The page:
As Greece fights to maintain the name of feta cheese as a Protected Designation of Origin (PDI) product, the Real Greek Feta website provides great evidence that the first mention of the famous cheese is as old as Homer’s “Odyssey”.
When Odysseus and his men enter the cave of Cyclops Polyphemus, the first thing they notice is the smell and sight of the rich, white cheese made with goat and sheep milk in brine:
“We entered the cave, but he wasn’t there, only his plump sheep grazed in the meadow. The woven baskets were full of cheese, the folds were full of sheep and goats and all his pots, tubs and churns where he drew the milk, were full of whey. When half of the snow-white milk curdled he collected it put it in the woven baskets and kept the other half in a tub to drink. Why my good ram are you the last to leave the fold? You have never been left behind by the flock before. You were always first walking ahead to graze the tender sheets of grass,” Homer writes.
According to myth, Cyclops Polyphemus made the cheese that was later to be called feta by accident. Transporting the milk that he collected from his sheep in skinbags made of animal stomachs, one day he realized that the milk had curdled and had taken a solid, tasty and conservable form. Given that the “Odyssey” was written in 8th century BC, the origin of feta is indisputably Greek.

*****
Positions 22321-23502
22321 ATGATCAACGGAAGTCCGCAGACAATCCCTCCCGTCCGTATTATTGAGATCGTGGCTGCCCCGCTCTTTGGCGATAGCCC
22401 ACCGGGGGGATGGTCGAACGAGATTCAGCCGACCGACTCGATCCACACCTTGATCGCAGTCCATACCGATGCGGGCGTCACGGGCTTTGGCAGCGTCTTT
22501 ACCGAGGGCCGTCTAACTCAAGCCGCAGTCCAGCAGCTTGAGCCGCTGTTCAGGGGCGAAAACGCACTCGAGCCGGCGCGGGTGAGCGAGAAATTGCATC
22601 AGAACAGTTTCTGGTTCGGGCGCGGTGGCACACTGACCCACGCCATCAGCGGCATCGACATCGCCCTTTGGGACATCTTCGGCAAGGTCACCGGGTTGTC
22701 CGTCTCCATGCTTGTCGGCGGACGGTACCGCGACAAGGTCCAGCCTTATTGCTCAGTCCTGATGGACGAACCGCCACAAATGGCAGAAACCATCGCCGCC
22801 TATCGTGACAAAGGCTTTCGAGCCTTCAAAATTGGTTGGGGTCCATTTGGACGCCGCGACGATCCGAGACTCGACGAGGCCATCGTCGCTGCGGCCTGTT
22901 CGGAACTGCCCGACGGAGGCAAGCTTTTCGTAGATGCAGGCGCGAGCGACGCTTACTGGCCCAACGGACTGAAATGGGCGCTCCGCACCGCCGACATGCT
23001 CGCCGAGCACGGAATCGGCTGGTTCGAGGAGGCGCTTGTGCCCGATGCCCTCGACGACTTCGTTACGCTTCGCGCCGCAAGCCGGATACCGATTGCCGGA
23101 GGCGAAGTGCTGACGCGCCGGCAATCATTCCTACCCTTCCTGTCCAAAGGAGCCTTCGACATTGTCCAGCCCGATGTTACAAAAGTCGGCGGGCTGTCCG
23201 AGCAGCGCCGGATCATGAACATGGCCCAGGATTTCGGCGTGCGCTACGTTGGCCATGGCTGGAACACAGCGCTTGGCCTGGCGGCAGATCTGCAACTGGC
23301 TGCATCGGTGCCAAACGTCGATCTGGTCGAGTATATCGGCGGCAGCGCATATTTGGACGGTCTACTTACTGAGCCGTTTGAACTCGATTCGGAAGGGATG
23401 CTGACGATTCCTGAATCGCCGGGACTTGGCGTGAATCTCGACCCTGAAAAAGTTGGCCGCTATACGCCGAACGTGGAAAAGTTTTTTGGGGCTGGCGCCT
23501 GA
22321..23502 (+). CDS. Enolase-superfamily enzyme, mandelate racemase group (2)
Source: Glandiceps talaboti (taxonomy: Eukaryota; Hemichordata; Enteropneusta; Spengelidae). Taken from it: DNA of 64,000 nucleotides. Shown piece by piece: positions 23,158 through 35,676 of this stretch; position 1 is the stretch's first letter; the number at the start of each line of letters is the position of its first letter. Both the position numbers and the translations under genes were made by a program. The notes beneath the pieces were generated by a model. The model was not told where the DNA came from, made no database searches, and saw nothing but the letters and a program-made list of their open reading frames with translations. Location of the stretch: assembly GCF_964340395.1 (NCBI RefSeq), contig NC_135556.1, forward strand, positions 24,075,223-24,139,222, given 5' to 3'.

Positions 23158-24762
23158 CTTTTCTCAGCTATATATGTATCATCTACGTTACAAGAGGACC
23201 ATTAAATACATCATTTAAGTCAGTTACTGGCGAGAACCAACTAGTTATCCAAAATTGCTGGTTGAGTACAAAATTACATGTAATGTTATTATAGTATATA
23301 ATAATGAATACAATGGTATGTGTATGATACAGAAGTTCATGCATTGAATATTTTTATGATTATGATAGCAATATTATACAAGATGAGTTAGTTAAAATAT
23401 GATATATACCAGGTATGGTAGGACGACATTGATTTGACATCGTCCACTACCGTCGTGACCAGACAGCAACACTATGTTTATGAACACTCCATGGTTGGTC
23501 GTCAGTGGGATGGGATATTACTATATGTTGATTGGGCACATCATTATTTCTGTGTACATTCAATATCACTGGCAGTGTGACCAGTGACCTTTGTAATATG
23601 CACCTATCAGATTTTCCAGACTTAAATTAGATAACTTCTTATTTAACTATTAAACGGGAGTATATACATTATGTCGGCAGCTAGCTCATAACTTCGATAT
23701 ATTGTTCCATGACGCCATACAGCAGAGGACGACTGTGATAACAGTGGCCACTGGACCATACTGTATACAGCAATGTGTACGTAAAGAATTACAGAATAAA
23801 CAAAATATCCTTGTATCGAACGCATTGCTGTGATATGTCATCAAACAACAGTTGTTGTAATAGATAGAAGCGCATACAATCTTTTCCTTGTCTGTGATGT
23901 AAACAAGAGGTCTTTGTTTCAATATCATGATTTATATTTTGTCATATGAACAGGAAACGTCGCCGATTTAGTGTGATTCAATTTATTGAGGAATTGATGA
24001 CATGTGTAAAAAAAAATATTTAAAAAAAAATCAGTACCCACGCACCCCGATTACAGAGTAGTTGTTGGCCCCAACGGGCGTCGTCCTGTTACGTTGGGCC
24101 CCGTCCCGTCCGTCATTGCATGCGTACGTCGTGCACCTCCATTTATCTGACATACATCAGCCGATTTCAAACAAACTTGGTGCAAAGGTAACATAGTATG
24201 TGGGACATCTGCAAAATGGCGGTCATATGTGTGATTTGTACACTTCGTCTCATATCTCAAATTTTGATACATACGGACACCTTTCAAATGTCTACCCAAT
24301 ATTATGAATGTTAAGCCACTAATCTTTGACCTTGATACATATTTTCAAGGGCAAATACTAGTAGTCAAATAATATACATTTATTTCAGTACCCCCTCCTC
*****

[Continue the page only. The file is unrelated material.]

The ancient Greeks called the product that came from the coagulation of milk “cheese”. The name Feta, literally meaning “slice,” originated in the 17th century, and probably refers to the practice of cutting the cheese in slices to be placed into barrels. The name Feta prevailed in the 19th century, and since then has characterized a cheese that has been prepared for centuries using the same general method, and whose origin is lost in time.